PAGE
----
Keywords: cardioversion, defibrillation (PubMed Search)
It is well-accepted that good, rapid compressions are one of the best interventions we can employ in managing patients with cardiac arrest. It is imperative that we minimize interruptions. Unfortunately, delivering shocks to a patient is a frequent cause of interruptions in compressions. It now appears that we may not need to discontinue compressions during shocks.
A recent study indicates that if shocks are delivered using the common self-adhesive pregelled pad electrodes and the person performing compressions is wearing gloves, the rescuers do not sense a shock at all. Compressions, therefore, do NOT have to stop during the cardioversion or defibrillation.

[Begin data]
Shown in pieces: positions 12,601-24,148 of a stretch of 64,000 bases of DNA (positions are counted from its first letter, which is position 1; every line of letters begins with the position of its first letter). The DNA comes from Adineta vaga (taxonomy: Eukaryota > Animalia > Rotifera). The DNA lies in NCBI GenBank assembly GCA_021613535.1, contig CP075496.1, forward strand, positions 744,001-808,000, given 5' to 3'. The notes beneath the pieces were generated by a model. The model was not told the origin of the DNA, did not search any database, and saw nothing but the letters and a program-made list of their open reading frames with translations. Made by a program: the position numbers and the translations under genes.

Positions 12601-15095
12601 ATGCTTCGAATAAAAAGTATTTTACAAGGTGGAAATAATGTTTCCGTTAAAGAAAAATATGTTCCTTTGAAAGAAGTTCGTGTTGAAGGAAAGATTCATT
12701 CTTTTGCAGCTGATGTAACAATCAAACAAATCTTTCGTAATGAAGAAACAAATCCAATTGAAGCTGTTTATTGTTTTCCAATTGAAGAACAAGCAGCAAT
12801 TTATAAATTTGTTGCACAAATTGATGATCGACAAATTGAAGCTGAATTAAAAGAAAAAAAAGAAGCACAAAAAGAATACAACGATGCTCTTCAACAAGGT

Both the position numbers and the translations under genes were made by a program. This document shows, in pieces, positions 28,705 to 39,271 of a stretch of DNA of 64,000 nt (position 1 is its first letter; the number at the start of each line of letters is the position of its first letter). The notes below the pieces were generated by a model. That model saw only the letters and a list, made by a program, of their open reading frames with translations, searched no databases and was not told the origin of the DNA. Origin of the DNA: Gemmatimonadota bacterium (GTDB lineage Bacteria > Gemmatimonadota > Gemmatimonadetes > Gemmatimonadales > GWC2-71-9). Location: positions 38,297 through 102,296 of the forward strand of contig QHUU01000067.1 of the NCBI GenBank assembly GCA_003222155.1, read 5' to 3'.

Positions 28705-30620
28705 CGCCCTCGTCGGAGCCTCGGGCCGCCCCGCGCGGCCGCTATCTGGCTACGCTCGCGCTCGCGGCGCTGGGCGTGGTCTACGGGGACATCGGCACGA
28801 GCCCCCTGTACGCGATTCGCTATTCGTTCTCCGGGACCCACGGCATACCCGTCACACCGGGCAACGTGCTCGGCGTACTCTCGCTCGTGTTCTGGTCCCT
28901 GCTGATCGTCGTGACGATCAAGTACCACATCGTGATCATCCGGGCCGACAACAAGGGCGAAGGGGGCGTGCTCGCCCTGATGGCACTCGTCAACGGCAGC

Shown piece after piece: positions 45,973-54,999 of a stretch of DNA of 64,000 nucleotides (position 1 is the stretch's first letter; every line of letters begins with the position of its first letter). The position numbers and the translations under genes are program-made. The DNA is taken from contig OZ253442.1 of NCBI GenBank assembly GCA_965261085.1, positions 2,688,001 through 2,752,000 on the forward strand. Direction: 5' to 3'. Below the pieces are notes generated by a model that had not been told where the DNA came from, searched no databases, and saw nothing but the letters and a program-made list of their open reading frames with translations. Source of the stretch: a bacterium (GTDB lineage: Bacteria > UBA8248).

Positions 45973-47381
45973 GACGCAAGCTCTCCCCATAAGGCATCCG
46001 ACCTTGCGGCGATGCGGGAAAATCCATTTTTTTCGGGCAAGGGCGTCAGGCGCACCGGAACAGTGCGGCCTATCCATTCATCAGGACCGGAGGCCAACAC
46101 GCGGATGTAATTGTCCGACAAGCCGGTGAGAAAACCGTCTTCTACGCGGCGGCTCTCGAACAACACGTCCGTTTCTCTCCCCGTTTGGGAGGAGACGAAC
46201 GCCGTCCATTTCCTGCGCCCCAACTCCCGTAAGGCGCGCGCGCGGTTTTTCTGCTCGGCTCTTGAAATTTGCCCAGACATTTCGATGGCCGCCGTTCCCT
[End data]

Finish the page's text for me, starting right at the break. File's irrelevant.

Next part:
Whether this statement is true regarding handheld manual defibrillators also is uncertain.
Lloyd MS, Heeke B, Walter PF. Hands-on defibrillation: An analysis of electrical current flow through rescuers in direct contact with patients during biphasic external defibrillation. Circulation 2008;117:2510-2514.
Kerber RE. "I'm clear, you're clear, everybody's clear:" a tradition no longer necessary for defibrillation? Circulation 2008;117:2435-2436.